From Publishers Weekly
Comics are popularly defined as a combination of words and pictures, but words are no more necessary to the comics than sound is to cinema. Swiss cartoonist Ott employs neither dialogue nor captions in his stories; words appear rarely, usually as chapter titles or signs in the background. Appropriately, Ott uses the early silent cinema as a motif. In the framing sequences, a morose little girl wanders through an old-fashioned amusement park and finds herself alone in the "Cinema Panopticon," which holds coin-operated machines showing silent films. Each film recounts a macabre tale which overturns the laws of reality, leading to a twist ending reminiscent of The Twilight Zone. A man enters a hotel but cannot leave; a masked wrestler battles Death; a patient finds a grotesque cure for his failing vision; a homeless man discovers signs of approaching Apocalypse. In keeping with the silent movie motif, Ott uses black, white and grays, enveloping his realistically drawn characters and settings in an expressionistic mood. The characters initially display understated emotions, and their situations seem familiar. Ott's storytelling moves at a slow but steady pace, making his protagonists' extreme reactions more believable when they, and the readers, are caught in Ott's imaginatively conceived, masterfully executed traps.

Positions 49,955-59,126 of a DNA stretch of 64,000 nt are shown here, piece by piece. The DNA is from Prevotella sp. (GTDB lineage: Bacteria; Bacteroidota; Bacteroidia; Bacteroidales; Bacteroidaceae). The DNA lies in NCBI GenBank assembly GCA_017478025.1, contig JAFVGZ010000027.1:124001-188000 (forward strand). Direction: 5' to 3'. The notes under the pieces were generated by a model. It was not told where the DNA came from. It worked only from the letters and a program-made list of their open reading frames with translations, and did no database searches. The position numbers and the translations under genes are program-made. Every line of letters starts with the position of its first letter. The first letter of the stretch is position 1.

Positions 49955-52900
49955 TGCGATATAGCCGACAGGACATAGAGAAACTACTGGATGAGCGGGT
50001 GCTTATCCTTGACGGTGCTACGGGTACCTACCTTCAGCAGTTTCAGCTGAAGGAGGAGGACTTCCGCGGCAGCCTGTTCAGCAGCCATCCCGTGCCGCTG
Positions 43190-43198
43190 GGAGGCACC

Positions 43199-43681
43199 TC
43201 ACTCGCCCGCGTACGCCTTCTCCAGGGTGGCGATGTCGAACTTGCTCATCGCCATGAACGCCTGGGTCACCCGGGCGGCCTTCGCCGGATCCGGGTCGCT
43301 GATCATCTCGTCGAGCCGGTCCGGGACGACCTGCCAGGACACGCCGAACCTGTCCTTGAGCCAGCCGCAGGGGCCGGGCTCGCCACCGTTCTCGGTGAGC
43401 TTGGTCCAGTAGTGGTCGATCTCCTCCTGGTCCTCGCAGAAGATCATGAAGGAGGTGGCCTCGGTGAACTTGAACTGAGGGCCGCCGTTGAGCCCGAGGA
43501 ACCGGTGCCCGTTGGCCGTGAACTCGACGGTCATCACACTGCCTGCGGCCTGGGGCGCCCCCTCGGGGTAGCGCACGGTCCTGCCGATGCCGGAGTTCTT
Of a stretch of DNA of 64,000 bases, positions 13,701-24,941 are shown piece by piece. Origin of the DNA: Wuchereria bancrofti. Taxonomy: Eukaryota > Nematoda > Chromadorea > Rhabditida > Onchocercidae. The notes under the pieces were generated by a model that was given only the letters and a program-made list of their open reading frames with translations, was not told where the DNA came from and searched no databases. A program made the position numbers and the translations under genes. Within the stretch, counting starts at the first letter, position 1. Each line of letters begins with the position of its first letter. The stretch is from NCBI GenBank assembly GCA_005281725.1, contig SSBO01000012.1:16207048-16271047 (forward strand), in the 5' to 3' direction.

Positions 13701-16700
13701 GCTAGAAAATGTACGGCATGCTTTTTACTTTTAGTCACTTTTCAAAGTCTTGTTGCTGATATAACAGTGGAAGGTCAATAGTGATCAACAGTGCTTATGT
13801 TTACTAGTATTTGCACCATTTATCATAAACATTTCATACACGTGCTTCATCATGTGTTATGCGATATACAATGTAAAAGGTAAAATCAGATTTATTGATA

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“The wordless noir morality plays are both meticulous and unnerving.” (The Times [London])
“Internal and psychological terrors are Ott's concerns, and language couldn't convey them as powerfully as do his disquieting, foreboding illustrations.” (Booklist)
“[...] Ott's storytelling moves at a slow but steady pace, making his protagonists' extreme reactions more believable when they, and the readers, are caught in Ott's imaginatively conceived, masterfully executed traps.” (Publishers Weekly)